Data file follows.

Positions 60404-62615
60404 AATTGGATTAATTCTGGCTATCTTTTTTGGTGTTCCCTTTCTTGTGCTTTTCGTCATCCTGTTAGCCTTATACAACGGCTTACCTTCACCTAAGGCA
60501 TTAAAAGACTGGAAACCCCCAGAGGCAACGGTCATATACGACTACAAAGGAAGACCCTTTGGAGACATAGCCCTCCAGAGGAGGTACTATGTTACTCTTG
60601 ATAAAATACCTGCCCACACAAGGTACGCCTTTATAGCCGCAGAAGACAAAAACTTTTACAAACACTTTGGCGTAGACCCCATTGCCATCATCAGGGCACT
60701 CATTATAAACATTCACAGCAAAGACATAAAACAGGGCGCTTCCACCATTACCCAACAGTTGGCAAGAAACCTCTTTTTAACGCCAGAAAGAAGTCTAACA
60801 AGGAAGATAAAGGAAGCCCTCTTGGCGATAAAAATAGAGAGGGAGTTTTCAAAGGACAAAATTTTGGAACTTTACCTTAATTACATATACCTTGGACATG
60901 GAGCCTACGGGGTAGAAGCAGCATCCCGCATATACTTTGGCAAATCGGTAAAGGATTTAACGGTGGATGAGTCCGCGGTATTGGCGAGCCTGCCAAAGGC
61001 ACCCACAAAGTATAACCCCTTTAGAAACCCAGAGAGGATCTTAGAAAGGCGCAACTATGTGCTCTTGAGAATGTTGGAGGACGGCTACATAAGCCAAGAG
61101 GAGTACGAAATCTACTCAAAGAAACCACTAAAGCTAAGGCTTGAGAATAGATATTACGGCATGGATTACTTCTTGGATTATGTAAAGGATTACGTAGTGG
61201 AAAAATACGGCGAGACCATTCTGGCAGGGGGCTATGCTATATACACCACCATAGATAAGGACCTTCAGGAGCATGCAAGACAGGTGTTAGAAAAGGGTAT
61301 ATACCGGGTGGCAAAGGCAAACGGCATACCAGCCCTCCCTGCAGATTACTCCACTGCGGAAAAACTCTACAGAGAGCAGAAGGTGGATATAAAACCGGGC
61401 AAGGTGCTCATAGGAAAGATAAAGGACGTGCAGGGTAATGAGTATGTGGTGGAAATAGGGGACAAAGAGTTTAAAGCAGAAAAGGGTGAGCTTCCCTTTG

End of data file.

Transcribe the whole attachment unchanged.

Positions 60404-62615
60404 AATTGGATTAATTCTGGCTATCTTTTTTGGTGTTCCCTTTCTTGTGCTTTTCGTCATCCTGTTAGCCTTATACAACGGCTTACCTTCACCTAAGGCA
60501 TTAAAAGACTGGAAACCCCCAGAGGCAACGGTCATATACGACTACAAAGGAAGACCCTTTGGAGACATAGCCCTCCAGAGGAGGTACTATGTTACTCTTG
60601 ATAAAATACCTGCCCACACAAGGTACGCCTTTATAGCCGCAGAAGACAAAAACTTTTACAAACACTTTGGCGTAGACCCCATTGCCATCATCAGGGCACT
60701 CATTATAAACATTCACAGCAAAGACATAAAACAGGGCGCTTCCACCATTACCCAACAGTTGGCAAGAAACCTCTTTTTAACGCCAGAAAGAAGTCTAACA
60801 AGGAAGATAAAGGAAGCCCTCTTGGCGATAAAAATAGAGAGGGAGTTTTCAAAGGACAAAATTTTGGAACTTTACCTTAATTACATATACCTTGGACATG
60901 GAGCCTACGGGGTAGAAGCAGCATCCCGCATATACTTTGGCAAATCGGTAAAGGATTTAACGGTGGATGAGTCCGCGGTATTGGCGAGCCTGCCAAAGGC
61001 ACCCACAAAGTATAACCCCTTTAGAAACCCAGAGAGGATCTTAGAAAGGCGCAACTATGTGCTCTTGAGAATGTTGGAGGACGGCTACATAAGCCAAGAG
61101 GAGTACGAAATCTACTCAAAGAAACCACTAAAGCTAAGGCTTGAGAATAGATATTACGGCATGGATTACTTCTTGGATTATGTAAAGGATTACGTAGTGG
61201 AAAAATACGGCGAGACCATTCTGGCAGGGGGCTATGCTATATACACCACCATAGATAAGGACCTTCAGGAGCATGCAAGACAGGTGTTAGAAAAGGGTAT
61301 ATACCGGGTGGCAAAGGCAAACGGCATACCAGCCCTCCCTGCAGATTACTCCACTGCGGAAAAACTCTACAGAGAGCAGAAGGTGGATATAAAACCGGGC
61401 AAGGTGCTCATAGGAAAGATAAAGGACGTGCAGGGTAATGAGTATGTGGTGGAAATAGGGGACAAAGAGTTTAAAGCAGAAAAGGGTGAGCTTCCCTTTG